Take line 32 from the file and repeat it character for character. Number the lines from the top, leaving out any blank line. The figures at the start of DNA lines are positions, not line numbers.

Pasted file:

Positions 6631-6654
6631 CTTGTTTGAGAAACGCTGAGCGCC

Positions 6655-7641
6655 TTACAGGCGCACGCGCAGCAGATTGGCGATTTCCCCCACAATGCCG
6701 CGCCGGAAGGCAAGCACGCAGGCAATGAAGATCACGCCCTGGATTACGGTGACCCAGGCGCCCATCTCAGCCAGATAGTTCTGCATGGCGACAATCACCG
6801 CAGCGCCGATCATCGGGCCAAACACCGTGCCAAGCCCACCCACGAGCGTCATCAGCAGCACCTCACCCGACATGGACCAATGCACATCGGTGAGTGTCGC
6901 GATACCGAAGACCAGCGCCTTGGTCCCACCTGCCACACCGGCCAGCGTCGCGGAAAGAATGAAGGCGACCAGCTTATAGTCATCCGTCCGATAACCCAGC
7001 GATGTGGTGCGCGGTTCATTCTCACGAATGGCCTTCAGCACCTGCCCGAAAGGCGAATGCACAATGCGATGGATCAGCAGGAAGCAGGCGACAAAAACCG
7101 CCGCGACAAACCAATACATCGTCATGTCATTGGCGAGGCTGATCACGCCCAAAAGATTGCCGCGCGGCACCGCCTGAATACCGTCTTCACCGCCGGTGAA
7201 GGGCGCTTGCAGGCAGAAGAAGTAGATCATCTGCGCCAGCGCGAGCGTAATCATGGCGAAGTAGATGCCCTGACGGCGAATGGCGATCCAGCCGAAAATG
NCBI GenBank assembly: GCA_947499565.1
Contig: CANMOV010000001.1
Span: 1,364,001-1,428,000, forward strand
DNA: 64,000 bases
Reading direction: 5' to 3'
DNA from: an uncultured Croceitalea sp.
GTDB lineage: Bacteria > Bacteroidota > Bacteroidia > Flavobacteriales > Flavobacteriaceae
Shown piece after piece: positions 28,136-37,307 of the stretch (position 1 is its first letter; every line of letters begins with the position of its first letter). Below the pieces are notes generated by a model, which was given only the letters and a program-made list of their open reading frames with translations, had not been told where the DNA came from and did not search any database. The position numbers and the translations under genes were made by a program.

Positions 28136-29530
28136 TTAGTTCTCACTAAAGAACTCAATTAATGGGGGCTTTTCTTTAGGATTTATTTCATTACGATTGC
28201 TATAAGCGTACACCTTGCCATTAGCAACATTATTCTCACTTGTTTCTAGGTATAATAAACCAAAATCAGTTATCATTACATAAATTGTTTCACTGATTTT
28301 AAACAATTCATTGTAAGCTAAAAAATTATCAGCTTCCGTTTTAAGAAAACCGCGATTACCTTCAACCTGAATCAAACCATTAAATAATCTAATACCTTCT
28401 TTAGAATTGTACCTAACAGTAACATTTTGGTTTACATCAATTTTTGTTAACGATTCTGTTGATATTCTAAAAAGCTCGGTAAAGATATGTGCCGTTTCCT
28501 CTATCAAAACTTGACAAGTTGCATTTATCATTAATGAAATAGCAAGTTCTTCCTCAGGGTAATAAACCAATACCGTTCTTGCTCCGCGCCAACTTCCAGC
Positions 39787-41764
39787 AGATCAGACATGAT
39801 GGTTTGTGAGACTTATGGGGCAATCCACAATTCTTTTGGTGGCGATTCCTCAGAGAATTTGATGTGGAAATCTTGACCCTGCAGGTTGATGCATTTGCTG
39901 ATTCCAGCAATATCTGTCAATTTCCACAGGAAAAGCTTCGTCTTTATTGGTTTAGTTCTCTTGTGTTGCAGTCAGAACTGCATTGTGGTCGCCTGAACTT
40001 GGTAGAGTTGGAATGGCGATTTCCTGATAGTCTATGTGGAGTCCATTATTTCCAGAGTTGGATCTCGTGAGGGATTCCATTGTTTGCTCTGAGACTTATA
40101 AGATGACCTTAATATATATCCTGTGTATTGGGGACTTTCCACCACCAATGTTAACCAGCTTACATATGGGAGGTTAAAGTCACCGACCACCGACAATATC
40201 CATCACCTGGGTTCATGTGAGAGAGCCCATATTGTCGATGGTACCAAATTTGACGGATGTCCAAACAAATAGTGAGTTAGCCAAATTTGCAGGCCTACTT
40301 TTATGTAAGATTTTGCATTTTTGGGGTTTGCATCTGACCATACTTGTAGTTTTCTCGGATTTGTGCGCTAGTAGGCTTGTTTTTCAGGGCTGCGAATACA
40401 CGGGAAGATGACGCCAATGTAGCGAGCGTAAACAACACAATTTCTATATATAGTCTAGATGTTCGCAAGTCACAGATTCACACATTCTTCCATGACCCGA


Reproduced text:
40301 TTATGTAAGATTTTGCATTTTTGGGGTTTGCATCTGACCATACTTGTAGTTTTCTCGGATTTGTGCGCTAGTAGGCTTGTTTTTCAGGGCTGCGAATACA